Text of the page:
ourselves to achieve things in life we are told we want. that is why the
baloonMan is called derogatory things like old, lame, little - in
comparison to the free and blissfully ignorant children the baloonMan is
haggard and unhappy. the fact that the baloonMan 'whistles far' indicates
the facades and new roles we adopt to cope with what we lose from the
transition out of childhood, which though far richer in some senses is a
'far cry' from the bliss of childhood. what we gain is understanding and
consciousness, which ironically shows us what we had but didn't realise we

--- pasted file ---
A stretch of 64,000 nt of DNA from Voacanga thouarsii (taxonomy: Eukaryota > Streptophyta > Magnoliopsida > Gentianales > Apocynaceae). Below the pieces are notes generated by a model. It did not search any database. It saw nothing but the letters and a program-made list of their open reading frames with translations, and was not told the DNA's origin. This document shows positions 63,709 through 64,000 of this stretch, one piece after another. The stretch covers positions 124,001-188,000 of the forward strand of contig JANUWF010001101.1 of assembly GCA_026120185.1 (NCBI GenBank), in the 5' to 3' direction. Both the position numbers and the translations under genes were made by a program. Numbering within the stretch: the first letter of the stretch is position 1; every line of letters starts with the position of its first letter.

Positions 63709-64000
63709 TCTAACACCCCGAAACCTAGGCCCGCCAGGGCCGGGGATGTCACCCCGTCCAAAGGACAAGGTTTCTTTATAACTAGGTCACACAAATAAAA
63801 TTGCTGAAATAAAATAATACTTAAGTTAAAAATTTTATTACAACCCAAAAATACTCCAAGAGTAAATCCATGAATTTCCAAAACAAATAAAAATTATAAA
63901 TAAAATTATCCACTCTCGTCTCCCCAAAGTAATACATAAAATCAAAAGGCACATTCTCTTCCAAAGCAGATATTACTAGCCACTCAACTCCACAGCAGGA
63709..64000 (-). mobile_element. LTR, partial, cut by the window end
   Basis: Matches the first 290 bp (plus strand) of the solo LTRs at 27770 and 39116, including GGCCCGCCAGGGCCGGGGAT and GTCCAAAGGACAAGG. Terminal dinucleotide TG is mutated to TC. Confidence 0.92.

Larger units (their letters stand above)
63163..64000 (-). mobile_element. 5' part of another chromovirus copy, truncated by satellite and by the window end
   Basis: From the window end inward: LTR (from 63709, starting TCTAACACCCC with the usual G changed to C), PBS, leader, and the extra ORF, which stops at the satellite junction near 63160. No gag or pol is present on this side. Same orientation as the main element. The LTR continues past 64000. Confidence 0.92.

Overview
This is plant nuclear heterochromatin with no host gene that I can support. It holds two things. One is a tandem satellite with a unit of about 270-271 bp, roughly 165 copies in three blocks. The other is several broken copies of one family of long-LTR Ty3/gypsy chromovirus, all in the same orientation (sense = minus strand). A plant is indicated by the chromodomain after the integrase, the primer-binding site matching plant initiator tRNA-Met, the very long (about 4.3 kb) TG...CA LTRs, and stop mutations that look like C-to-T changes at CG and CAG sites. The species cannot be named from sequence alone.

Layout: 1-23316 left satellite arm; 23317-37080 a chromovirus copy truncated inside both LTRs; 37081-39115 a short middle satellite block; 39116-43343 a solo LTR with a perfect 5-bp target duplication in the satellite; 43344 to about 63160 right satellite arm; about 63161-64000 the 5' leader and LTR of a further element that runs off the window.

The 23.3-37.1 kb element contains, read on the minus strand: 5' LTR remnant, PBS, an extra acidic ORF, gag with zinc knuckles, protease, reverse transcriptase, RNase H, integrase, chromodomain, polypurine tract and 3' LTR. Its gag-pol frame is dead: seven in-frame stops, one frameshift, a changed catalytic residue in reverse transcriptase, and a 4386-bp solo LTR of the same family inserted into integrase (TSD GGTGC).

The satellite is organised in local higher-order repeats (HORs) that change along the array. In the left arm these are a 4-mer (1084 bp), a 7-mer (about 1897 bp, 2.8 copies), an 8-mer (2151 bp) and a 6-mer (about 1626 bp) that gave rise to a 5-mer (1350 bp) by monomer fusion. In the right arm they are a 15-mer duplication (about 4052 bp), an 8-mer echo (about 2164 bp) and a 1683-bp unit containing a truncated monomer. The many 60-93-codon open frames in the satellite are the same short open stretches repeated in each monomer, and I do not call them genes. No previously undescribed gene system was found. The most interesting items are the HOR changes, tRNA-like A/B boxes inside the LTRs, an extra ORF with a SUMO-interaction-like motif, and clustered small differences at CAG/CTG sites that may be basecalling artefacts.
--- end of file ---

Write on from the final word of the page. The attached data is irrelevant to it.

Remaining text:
the thing about literary analysis is that it all sounds so much more
complicated written out and rationalised than what it actually reads as.
all of these thoughts and theories are only connotations I see upon reading
the poem and thinking about, and it's the translating of that into language
which makes it seem analytic and complex. anyway, if someone read my
interpretation as far as this, I appreciate it. ;> if this interpretation
adds to someone's appreciation of the poem, even better. I tend to see a
kind of sarcastic or ironic humour in a great deal of Cummings' work; but
then again at face value this poem is notably jolly, so it's really a
matter of what one feels like seeing, or letting oneself see.

Kasper from Finland

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Information about in Just-

Poet: e.e. cummings
Poem: in Just-
Added: Jan 31 2004
Viewed: 5249 times
Poem of the Day: Aug 31 2000